More Americans Losing Their Health Benefits

Consumer reports:

Losing your job is bad enough. But in the U.S., where health benefits are usually obtained through an employer, losing your job means losing your health benefits. Not a viable option.

In addition, purchasing individual coverage was not a viable option for most people. Seventy-one percent of adults who tried to buy individual coverage in the past three years, or 19 million people, either found it difficult or impossible to find a plan that fit their needs; found it difficult or impossible to find a plan they could afford; or were turned down or charged a higher price for coverage because of a pre-existing condition.

“This survey tells a story of millions of Americans who lost their jobs during the recession, lost their health benefits too, and had essentially no place to turn for affordable health care coverage-putting their health and financial security at risk,” said Commonwealth Fund President Karen Davis.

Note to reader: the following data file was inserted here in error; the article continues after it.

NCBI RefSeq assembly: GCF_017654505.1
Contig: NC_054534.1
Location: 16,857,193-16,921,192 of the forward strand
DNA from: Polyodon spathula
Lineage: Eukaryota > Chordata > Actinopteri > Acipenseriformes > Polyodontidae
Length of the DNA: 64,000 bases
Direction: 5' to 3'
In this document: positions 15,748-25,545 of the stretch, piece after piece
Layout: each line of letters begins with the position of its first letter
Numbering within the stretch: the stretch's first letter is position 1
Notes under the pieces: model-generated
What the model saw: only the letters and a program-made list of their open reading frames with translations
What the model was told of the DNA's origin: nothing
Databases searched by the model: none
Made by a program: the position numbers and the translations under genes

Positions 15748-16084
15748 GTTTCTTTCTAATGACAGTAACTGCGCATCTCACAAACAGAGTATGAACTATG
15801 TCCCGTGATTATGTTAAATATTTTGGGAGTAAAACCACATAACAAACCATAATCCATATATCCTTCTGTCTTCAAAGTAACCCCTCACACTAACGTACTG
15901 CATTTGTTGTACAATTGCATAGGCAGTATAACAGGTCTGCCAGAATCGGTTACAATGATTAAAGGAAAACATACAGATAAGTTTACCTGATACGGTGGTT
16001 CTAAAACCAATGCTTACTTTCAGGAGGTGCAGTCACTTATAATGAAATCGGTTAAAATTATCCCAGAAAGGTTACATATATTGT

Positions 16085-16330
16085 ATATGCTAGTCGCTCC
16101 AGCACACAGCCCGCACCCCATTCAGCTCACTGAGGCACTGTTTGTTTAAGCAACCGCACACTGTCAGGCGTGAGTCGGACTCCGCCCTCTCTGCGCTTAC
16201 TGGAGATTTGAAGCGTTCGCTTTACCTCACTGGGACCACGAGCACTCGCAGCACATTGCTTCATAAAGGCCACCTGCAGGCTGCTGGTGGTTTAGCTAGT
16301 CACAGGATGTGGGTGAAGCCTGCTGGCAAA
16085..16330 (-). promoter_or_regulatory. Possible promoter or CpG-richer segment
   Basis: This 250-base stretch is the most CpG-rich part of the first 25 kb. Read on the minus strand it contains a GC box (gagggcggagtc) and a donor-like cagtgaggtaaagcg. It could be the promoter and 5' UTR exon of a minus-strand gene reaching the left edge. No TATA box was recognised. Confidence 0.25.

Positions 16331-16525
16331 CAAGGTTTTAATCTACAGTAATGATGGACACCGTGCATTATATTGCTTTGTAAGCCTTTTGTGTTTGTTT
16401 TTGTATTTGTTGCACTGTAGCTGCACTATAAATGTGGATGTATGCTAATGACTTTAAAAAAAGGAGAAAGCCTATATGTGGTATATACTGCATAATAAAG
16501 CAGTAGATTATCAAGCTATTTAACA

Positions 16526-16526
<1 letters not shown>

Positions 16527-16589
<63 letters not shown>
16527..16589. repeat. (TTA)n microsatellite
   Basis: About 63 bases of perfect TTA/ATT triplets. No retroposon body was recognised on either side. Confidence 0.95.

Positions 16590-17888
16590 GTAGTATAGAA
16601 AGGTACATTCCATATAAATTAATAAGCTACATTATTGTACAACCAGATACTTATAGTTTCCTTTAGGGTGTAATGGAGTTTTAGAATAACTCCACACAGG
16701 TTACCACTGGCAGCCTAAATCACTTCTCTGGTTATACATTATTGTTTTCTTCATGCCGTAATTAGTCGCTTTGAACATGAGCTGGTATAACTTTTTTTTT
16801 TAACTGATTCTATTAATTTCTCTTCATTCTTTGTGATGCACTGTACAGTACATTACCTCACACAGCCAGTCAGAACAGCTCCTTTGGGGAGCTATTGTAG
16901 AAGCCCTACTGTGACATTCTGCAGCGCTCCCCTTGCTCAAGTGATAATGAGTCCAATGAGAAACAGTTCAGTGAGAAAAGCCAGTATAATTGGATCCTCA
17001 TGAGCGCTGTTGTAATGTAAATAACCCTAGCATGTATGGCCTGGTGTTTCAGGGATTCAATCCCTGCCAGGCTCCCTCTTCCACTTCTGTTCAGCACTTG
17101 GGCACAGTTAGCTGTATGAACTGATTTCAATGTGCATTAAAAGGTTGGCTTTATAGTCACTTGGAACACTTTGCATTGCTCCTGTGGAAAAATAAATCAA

More uninsured than in 2001

According to the survey, more people were uninsured at some point in 2010 – 52 million – than the 38 million Americans who were without health insurance in 2001. Not surprisingly, the lower your income, the more likely you were to be without insurance.

With unemployment close to nine percent – and many experts think that understates the number – that’s a lot of people who used to have health coverage, but no longer do.
Nine million lose coverage

The Commonwealth Fund 2010 Biennial Health Insurance Survey estimates nine million working-age adults-57 percent of people who had health insurance through a job that was lost-became uninsured in the last two years.

The survey estimates 43 million adults under age 65 either lost a job, or their spouse became unemployed, in the last two years.

Only 25 percent of people who lost employer health insurance were able to find another source of health insurance coverage, and only 14 percent continued their job-based coverage through COBRA.

Fifty-four percent of lower-income adults (under $22,050 for a family of four) and 41 percent of moderate-income adults ($22,050 to $44,100 for a family of four) were uninsured for some time during the year, compared with 13 percent of adults with higher incomes, according to the survey.